During her 2023 inaugural address, Gov. Kay Ivey pledged to take steps to promote more transparency in Alabama’s government. Shortly thereafter, she issued an executive order intended to make it easier for citizens to access public records.
“Today, I am still every bit as committed to leading a state government that Alabamians can be proud of – one that is open, honest and transparent,” Ivey said when issuing the order. “Access to public records is essential to guaranteeing transparency in government, and I am proud to sign this executive order that improves this process as a whole.”
Alabamians have a right to know the activities that the state government is engaged in and how their tax dollars are being spent. Yet Senate Bill 196 by Sen. Arthur Orr (R-Decatur), which would have further strengthened the governor’s executive order and streamlined the public records process, died on the last day of the 2023 regular session.
Why? Ivey’s office had concerns with the bill. “We have made meaningful progress already through the governor’s executive order on public records, and this bill, on this final day of Session, was not ready for passage,” her spokesperson, Gina Maiola, told reporters.
Under Orr’s bill, a public officer would have been required to acknowledge receipt of public records requests within 10 business days of its receipt, five days sooner than required by Ivey’s executive order. Most requests would need a response within 20 business days, though in some circumstances, Orr’s bill allowed officials to take up to 45 days to respond, with additional time available to determine if any of the requested information was sensitive or nonpublic.
The bottom line is that Orr’s bill set a maximum of 45 days to fulfill most public records requests that had not been otherwise denied.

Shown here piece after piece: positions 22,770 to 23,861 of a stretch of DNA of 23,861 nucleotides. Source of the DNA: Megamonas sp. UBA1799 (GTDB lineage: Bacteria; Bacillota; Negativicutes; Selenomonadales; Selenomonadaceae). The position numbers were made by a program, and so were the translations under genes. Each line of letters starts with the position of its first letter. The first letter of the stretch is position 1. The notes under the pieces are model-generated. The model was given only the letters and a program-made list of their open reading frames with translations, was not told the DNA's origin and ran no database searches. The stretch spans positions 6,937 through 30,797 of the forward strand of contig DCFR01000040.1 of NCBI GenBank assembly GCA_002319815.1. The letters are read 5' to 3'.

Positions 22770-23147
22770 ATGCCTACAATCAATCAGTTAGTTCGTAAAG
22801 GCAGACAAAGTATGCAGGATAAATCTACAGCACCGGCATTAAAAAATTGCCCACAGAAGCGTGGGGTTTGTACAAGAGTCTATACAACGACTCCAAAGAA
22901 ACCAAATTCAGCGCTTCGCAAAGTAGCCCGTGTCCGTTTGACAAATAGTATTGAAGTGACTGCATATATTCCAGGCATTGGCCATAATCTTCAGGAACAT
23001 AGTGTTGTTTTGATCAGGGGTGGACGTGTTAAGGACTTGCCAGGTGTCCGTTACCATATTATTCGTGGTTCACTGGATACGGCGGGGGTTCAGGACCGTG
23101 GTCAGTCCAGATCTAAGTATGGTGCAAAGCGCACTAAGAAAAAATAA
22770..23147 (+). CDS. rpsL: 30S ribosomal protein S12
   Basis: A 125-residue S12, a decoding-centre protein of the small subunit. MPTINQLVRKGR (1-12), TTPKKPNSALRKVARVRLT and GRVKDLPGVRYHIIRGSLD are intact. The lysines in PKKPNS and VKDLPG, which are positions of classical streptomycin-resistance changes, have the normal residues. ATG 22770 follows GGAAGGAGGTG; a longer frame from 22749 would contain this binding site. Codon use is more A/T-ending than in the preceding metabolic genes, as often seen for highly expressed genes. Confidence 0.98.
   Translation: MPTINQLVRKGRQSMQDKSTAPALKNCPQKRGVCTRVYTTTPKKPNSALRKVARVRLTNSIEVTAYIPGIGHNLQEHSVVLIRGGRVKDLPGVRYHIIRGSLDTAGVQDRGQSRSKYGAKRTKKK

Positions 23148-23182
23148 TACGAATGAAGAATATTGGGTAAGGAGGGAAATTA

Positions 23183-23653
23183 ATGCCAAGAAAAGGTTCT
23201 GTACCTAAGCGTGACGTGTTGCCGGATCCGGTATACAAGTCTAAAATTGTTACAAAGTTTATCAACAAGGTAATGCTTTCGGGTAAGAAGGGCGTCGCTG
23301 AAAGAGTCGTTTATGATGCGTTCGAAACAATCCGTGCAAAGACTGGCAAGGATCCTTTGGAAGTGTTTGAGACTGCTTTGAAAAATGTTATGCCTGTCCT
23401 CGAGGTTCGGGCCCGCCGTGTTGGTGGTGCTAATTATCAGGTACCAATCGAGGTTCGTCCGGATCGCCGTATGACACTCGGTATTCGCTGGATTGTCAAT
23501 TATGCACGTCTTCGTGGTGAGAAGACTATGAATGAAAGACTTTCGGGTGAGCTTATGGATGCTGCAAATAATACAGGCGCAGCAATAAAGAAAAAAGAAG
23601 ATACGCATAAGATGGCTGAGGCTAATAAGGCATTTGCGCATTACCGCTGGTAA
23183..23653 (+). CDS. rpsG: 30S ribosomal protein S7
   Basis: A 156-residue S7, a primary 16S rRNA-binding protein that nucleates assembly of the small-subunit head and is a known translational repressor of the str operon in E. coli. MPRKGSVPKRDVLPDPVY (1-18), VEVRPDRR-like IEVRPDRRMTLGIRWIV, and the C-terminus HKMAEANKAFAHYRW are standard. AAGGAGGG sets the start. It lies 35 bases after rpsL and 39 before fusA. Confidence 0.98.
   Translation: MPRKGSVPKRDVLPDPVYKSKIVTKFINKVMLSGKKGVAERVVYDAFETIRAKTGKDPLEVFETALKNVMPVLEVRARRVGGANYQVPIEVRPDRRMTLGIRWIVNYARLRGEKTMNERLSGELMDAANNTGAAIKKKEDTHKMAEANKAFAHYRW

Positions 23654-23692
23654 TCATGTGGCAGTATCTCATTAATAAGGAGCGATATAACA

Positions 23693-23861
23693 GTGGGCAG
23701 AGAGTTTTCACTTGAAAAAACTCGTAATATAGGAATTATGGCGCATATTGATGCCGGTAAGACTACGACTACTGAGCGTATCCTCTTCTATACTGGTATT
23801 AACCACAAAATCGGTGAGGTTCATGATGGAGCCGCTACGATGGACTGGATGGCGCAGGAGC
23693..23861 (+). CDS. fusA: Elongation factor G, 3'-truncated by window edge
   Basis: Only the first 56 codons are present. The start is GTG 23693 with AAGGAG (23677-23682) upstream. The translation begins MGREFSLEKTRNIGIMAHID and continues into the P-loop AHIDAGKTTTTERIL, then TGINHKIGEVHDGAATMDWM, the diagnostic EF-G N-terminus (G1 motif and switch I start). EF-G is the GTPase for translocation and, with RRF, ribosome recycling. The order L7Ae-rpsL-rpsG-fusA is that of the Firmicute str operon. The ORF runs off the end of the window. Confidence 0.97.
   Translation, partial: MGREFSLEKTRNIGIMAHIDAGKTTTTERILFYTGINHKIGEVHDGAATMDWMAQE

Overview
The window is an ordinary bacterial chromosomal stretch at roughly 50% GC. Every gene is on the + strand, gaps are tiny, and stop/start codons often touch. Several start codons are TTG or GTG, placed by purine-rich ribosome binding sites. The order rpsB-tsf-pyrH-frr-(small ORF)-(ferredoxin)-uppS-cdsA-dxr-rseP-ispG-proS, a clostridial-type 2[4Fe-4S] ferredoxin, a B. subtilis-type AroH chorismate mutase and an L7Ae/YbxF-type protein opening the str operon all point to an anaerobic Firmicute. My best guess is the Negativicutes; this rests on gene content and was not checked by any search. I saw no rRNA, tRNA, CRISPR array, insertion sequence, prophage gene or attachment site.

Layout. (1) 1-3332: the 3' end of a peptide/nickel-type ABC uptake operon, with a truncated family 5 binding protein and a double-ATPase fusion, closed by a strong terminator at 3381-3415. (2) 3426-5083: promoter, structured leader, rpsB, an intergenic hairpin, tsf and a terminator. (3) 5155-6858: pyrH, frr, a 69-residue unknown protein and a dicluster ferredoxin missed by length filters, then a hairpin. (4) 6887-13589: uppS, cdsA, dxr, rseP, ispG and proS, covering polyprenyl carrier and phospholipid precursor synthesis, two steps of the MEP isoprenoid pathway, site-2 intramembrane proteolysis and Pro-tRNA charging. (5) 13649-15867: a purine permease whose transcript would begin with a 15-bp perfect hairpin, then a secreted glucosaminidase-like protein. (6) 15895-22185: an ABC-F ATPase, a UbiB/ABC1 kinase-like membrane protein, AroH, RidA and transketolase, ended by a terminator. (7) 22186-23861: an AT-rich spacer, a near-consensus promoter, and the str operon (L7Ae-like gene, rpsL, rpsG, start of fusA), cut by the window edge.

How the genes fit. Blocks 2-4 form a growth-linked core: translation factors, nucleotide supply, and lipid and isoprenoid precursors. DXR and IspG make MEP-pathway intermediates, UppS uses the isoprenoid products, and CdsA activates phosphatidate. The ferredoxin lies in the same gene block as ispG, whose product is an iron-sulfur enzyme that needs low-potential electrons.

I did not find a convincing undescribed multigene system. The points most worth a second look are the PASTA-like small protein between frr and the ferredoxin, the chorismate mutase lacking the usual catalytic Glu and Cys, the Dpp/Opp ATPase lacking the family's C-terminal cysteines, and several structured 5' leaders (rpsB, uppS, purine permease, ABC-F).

Ivey’s apparent sticking point was that beyond 45 days there were few opportunities for extensions. “There are all sorts of ways that (agencies) could ask them for more time, but at some point, it had to come to an end,” Felicia Mason, executive director of the Alabama Press Association said. “And that is in direct conflict with her executive order.”
Orr was “baffled” that the issue was not raised prior to the last day of the session and that the governor’s prior executive order was deficient “because it allows for endless 45-day extensions.”
But Orr’s efforts to streamline access to public records and make Alabama’s government more transparent are much needed. A 2020 report from the National Freedom of Information Coalition (NFOIC), ranked Alabama near the bottom of the nation in terms of access to public records for at least the past 15 years. A 2007 transparency and accountability study gave Alabama 0 of 100 points, ranking 49th in the nation. Subsequent studies in 2008 and 2013 ranked Alabama 48th and 50th respectively, and a 2019 study found Alabama to be the least compliant of all states, with a 10% ranking.
While the state can pursue criminal penalties for withholding public records, there are no other remedies available. The NFOIC found that the only penalties leading to greater government compliance were mandatory attorney fee-shifting provisions, meaning that if Alabama were ultimately forced to comply with a records request, it would have to cover the requestor’s attorney fees. No such statute exists in Alabama.
Alabama law states that “every citizen has a right to inspect and take a copy of any public writing of this state,” apart from certain records exempt from the disclosure requirement. Yet far too often state agencies deny or delay citizens' access to that information.
Orr has been fighting to give Alabamians easier access to public records since at least 2021. Citizens shouldn’t have to file costly and time-consuming lawsuits to get basic information from our government.
Orr has vowed to continue the fight. It’s time for Ivey and others to join him.
Justin Bogie serves as Fiscal and Budget Reporter for 1819 News. The views and opinions expressed here are those of the author and do not necessarily reflect the policy or position of 1819 News. To comment, please send an email with your name and contact information to: Commentary@1819News.com.
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